Before dawn on December 29, nine birders meet in the same, dark elementary school parking lot where we’ve gathered every December for the past 13 years. We’re here, as usual, to tally bird species for the Sonoma Valley Christmas Bird Count. Today, though, as we go through our standard routine—catching up on the past year, arranging carpools—there’s an unusual sense of trepidation. This fall, wildfires raged through this area of California’s wine country. When David Leland, our leader and veteran of some 45 counts, scouted the area over the past few days, he wasn’t encouraged. “Some places are pretty bombed out,” he says, “with almost no bird activity.”
Our assigned area, named Trinity, is one of nine within the Sonoma Valley Christmas Bird Count (CBC) circle. Established in 2005 by Tom Rusert and Darren Peterie of SonomaNature, the Sonoma Valley CBC encompasses 113,097 acres of mountain, valley, marsh, and bay land. It’s just one of over 2,000 CBCs completed around the world this season, whose combined data take a snapshot of global bird life. Last winter was both a record-rainfall year and above-average CBC here, with 77 bird species in the Trinity and 164 in the valley overall.
The value of such persistent, long-term datasets is evident this year; it’s only because we’ve birded here at the same time annually that we might tell how wildfires affected our birds. The Nuns Fire that raced into both Sonoma and Napa Counties beginning on October 8 hit 8,172-acre Trinity the hardest of the nine established Sonoma Valley CBC areas: 93 percent of Trinity burned, compared to 0.3 to 51 percent burn cover in the other eight. First as a firestorm pushed by dry Diablo winds, then continuing as slower ground burns for 24 days, the Nuns Fire killed two people in their homes and a firefighter in a water-truck accident, destroyed 1,000 structures, and scorched 57,000 acres of urban and wild habitat.
The fire also threatened all the Trinity birders’ lives and properties; we all evacuated. By some stroke of luck, none of us were injured or lost homes. “We talk about it daily, what could have happened,” says Anke Snow, a Trinity birder since 2005. Her family left the valley when her 8-year-old son had trouble breathing the smoky air. “I regularly have fire dreams. Not fun.”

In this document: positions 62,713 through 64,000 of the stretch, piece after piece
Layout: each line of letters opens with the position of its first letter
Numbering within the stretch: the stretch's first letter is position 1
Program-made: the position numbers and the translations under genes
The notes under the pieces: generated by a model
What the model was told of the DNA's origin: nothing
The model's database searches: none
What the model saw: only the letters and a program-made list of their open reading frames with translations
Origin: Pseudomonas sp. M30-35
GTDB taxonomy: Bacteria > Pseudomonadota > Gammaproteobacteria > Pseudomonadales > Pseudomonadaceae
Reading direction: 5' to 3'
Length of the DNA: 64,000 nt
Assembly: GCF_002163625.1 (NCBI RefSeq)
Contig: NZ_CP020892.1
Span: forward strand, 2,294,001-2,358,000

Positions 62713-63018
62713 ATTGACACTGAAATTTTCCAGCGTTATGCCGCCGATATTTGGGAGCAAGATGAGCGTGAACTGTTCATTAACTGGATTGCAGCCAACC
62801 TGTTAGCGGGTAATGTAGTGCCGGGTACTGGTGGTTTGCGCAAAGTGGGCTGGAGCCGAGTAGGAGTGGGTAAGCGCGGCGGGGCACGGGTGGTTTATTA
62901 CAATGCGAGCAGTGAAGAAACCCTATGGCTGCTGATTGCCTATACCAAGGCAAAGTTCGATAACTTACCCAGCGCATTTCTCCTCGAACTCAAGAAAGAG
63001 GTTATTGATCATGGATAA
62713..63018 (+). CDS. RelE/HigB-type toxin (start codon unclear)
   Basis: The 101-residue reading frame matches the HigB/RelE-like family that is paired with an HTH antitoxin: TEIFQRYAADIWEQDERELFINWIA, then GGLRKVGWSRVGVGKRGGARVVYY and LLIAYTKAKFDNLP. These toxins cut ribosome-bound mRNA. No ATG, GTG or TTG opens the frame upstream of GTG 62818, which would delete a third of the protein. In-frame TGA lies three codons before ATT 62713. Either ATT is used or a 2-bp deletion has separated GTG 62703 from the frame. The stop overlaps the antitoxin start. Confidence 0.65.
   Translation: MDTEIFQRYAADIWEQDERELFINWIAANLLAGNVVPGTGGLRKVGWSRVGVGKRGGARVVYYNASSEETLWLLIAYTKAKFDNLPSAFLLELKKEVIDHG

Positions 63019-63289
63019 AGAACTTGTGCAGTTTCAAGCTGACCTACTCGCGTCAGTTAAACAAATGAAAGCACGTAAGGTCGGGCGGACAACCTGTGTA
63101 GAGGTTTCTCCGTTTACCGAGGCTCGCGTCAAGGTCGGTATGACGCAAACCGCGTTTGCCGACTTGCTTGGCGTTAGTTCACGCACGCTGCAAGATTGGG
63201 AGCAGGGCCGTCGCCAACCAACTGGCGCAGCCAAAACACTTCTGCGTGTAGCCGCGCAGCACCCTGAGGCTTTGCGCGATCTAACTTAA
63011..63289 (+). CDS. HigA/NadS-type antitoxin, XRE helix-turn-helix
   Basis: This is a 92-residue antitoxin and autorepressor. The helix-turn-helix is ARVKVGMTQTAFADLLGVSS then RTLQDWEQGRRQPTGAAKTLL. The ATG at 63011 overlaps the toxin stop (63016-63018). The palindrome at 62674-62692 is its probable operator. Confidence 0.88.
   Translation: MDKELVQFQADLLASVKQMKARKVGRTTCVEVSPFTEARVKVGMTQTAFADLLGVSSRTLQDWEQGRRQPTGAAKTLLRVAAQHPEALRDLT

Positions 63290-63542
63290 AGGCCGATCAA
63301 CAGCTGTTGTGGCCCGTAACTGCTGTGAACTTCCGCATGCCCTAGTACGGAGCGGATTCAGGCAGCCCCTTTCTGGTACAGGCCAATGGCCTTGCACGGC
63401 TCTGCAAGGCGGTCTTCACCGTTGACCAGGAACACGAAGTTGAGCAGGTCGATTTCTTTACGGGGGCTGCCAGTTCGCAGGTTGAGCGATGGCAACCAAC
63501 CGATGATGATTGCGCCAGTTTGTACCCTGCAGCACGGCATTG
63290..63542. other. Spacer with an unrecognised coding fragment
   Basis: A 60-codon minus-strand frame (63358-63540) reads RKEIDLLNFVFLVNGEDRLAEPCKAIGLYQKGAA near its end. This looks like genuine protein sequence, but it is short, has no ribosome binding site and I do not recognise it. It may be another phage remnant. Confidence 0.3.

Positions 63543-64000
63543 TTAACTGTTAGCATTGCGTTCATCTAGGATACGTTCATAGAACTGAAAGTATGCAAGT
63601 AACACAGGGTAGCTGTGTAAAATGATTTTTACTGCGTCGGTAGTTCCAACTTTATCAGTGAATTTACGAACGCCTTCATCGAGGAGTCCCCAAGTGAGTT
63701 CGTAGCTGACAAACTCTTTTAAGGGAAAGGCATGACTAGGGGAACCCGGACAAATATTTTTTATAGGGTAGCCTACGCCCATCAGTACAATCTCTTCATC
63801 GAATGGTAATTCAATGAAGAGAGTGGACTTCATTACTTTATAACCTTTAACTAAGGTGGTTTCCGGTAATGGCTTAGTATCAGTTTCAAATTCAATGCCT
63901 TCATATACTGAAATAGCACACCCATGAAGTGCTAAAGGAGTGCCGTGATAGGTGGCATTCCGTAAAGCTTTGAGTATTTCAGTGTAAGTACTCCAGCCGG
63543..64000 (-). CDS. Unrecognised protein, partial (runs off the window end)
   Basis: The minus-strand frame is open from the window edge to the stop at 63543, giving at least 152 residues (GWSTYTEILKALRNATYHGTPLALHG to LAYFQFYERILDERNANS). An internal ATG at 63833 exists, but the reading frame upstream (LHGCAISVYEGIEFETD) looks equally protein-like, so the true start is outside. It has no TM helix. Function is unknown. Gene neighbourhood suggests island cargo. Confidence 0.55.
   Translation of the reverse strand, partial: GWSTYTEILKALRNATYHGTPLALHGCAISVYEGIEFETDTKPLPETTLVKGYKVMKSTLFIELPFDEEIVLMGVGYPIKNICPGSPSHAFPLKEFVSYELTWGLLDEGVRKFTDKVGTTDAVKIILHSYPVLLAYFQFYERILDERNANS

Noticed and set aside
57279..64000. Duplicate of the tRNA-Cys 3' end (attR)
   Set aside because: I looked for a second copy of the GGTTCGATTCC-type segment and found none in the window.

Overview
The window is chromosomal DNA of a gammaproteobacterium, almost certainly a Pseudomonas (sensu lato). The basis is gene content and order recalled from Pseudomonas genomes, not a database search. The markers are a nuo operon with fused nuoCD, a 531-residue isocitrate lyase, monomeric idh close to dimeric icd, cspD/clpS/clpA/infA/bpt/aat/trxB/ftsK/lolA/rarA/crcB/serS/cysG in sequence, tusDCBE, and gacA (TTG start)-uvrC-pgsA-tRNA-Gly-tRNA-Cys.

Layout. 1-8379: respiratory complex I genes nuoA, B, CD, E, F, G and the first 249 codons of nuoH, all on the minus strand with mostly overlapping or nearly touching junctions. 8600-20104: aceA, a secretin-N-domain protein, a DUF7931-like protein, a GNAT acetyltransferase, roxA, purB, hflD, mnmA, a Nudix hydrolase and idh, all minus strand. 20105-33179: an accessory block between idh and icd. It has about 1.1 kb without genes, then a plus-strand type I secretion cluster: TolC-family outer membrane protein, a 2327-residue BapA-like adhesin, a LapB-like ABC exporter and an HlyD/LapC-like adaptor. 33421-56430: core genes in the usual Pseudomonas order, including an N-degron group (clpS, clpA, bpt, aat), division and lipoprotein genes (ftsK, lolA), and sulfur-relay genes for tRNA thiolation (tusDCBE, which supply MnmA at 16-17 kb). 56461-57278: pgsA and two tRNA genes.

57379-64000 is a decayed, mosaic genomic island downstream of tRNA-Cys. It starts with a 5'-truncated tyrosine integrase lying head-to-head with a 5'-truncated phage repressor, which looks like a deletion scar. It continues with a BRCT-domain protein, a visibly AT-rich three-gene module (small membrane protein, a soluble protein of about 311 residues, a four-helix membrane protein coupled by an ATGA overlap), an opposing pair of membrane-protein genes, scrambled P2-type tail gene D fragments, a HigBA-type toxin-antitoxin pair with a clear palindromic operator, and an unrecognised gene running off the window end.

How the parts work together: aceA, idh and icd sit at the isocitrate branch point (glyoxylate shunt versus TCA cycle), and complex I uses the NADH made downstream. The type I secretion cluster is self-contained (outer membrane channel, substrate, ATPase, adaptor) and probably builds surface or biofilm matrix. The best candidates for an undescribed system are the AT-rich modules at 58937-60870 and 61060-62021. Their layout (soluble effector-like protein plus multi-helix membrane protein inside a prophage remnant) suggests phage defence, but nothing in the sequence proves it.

We head first for the Wildwood Vineyards, our only stop that didn’t burn. Canada Geese call and rise from misty ponds while Buffleheads and Mallards raft over the mirrored water. Dormant vines, clusters of redwood, and emerald annual grasses all appear unchanged from last year.
Hopes lifting, we continue south to meet Trinity birder and ranch-owner Julie Atwood on her 78-acre property. Her vineyard and pasture on redwood-lined Calabazas Creek burned over twice. “The fire started around 10 at night and just missed our house,” she says. "Embers were flying, the creek blazing, flames jumping through the canopy. Our forest smoldered and flared up for a month afterward. I still don’t sleep at night.”
The woods on the hills behind Atwood’s home are burnt and smell of coal. Botanist Ann Howald, a 25-year CBC birder, points out that many of these trees are still alive. “The Ponderosa pines, for instance, are exceptionally well-adapted to fire,” she says. “Their thin, living layer can survive under that thick, charred bark depending on how hot it gets.”
We split up to count both sides of Calabazas Creek. With the understory stripped out by fire, streambanks are visible as never before. Previously impenetrable blackberry thickets are now ash. A Pileated Woodpecker pounding a limb is easy to spot through once-dense woods, as is a Lincoln’s Sparrow foraging among singed logs and stumps.